April 30, 2005
Video? What video?

Defense attorneys in the Enron Broadband trial are claiming that a video which shows one former EBS executiva making false claims about the company's capabilities, was never shown to stock analysts, contrary to prosecution claims.

Defense attorney Tony Canales on Friday showed jurors video production records of a 2000 analyst meeting that did not reference the taped presentation that was shown to the jury on Tuesday.

He also introduced into evidence raw video footage taken of the entire Jan. 20, 2000, conference in Houston that he says proves the tape was never shown there.

But U.S. District Judge Vanessa Gilmore ruled that the raw video could not be shown to jurors until Monday, after the prosecution team had a chance to review it.

The Enron Task Force has said it will not comment while the trial is ongoing.

Throughout the 2000 presentation, video speeches of company technology experts were played to explain to analysts the capabilities and business plans of Enron Broadband Services.

Jurors on Tuesday saw two brief video segments that featured Rex Shelby, the former senior vice president of engineering and operations for EBS, who is one of the five executives currently on trial.

The first segment focused on the Enron broadband network, which had some technical capabilities. The second was of Shelby touting current capabilities of operating-system software that prosecutors maintain never worked.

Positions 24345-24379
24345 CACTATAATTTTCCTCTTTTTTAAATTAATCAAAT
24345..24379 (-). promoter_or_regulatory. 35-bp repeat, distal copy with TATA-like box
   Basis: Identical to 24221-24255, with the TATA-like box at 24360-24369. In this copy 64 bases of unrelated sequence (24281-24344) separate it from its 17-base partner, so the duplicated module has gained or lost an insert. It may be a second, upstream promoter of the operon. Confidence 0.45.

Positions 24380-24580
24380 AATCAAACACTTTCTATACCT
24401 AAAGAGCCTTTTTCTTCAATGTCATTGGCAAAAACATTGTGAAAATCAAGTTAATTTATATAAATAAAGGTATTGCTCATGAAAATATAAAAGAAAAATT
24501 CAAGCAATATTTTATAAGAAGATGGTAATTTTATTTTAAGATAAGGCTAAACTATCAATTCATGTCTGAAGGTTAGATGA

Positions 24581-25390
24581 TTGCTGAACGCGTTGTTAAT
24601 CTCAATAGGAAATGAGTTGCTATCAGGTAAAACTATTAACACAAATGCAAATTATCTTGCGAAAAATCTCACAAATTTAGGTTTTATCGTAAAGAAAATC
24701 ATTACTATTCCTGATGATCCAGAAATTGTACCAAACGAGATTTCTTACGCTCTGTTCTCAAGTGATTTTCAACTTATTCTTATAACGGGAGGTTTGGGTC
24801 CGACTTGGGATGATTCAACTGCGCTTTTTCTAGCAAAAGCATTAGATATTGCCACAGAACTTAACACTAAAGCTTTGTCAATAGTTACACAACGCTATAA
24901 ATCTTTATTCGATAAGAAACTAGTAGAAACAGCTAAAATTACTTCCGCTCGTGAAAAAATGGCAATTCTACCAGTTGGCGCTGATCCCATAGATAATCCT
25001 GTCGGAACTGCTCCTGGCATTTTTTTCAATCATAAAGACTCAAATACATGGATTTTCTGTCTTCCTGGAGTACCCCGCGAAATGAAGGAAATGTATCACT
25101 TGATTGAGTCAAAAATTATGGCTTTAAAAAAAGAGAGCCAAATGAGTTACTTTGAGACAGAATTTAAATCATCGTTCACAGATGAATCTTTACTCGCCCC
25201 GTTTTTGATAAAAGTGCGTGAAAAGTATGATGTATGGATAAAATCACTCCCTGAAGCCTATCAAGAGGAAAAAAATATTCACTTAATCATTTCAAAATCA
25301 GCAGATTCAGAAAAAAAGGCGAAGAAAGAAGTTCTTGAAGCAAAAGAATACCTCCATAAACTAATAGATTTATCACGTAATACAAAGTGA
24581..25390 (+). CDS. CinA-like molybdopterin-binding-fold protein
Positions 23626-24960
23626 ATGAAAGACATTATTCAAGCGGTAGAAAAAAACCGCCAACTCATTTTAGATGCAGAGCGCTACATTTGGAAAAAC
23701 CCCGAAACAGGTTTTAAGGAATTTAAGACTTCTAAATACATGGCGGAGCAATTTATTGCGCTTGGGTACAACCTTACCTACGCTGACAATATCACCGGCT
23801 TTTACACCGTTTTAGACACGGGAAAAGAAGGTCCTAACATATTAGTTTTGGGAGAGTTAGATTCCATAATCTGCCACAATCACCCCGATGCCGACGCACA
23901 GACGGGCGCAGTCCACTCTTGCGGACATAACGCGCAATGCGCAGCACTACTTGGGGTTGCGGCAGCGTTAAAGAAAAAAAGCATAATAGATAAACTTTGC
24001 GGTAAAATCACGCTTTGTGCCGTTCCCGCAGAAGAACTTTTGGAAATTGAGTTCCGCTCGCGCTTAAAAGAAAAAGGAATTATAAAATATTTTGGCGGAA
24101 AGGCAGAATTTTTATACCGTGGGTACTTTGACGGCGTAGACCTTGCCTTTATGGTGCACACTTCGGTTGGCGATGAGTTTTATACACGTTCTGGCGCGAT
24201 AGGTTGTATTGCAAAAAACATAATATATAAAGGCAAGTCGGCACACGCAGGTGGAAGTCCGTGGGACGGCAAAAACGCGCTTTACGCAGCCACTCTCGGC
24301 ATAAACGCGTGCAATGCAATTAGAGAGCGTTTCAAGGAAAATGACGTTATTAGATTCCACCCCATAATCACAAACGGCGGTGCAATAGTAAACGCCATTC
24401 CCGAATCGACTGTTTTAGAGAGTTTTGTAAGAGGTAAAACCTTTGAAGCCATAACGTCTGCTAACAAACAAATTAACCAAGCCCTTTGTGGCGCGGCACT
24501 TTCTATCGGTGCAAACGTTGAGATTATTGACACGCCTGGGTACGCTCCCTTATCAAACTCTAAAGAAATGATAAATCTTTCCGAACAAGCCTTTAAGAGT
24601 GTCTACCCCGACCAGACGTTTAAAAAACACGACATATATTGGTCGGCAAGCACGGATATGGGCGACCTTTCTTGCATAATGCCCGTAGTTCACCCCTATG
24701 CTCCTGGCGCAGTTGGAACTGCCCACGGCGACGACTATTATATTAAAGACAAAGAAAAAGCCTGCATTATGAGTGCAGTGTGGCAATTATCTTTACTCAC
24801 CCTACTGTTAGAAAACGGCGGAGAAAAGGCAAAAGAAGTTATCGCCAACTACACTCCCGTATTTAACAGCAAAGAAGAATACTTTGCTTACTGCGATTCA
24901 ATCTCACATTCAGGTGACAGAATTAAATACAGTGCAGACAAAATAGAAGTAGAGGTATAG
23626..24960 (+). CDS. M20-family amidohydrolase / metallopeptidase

Canales, who represents Scott Yeager, a former vice president of the Internet division, claims the latter segment was inserted sometime after the conference.


Under questioning Friday, Ken Rice, the former co-CEO of EBS, maintained the tape was indeed shown to analysts at the conference.

Rice, who is cooperating with the government as part of a plea agreement, told jurors Tuesday he had seen the Shelby video at the conference and at the time was "surprised that it was so consistently present ... because I knew we hadn't created that."

That's a pretty big claim by the defense. If they can back it up, it'll blow a huge hole in the prosecution's case. There's a risk here, though, which is that I think juries are pretty skeptical of claims about evidence being tampered with. If the jury doesn't buy the defense's claim, I think they'll be much more likely to convict. Stay tuned.

Posted by Charles Kuffner on April 30, 2005 to Enronarama | TrackBack